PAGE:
The only thing that redeems this toxic bit of ranting—which is the same rant we've heard about art for a century, every time someone doesn't like The New—is that last few paragraphs, in which a rebirth of something spiritual is looked forward to.Otherwise, this is the most toxic sort of arts criticism, utterly negative, utterly unredemptive. It's enough to make some artists slit their own wrists in response.If critics want something more uplifting to come out art, then they need to start by cleaning out their own workshops. Stop writing about what they hate, and start writing about what they love.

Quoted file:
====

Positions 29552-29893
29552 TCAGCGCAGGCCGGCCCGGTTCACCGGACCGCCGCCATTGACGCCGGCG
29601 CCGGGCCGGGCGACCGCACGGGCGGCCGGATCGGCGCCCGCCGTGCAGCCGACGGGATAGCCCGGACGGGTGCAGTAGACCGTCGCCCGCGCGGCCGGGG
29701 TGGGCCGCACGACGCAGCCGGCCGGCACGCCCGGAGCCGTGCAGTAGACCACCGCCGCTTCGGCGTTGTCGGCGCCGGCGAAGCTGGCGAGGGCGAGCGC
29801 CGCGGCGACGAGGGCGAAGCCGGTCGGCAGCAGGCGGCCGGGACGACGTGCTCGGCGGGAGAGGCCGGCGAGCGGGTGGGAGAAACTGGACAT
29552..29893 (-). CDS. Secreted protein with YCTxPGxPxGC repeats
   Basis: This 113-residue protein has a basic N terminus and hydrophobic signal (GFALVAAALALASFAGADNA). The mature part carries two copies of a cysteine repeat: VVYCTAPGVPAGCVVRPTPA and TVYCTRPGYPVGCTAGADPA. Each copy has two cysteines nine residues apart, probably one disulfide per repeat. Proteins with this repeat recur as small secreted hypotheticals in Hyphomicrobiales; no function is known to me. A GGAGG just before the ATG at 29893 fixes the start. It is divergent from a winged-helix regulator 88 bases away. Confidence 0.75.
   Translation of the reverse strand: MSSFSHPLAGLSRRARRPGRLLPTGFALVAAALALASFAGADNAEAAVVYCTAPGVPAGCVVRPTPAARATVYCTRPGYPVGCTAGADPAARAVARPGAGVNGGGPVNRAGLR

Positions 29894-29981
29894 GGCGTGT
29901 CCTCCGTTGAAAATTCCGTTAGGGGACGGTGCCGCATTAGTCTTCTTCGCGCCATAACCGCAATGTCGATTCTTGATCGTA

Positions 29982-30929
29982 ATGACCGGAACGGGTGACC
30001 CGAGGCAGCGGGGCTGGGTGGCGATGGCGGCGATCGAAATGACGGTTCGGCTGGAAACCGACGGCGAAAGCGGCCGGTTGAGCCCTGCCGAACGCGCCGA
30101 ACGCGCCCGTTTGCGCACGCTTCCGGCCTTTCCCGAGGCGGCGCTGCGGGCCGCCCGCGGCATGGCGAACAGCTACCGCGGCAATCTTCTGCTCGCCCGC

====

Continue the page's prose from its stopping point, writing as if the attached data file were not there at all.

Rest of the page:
Well, I definitely agree with your last sentence, Art. But I have to say, having once worked in the art world (back in the 70s), there is a good deal going on there that is deplorable. And such has been the case for quite a long time. The guy who owned the gallery I worked for once went to a conceptual show in New York, sat down in a chair, and put a sign next to himself saying "Seated Man, $5,000." What is bothersome is that I know so many very talented painters and sculptors who go unrecognized because they lack any skill at self-promotion and would, in any event, find that sort of thing distasteful. Which, of course, brings us back to that last sentence of yours and the contribution critics could make.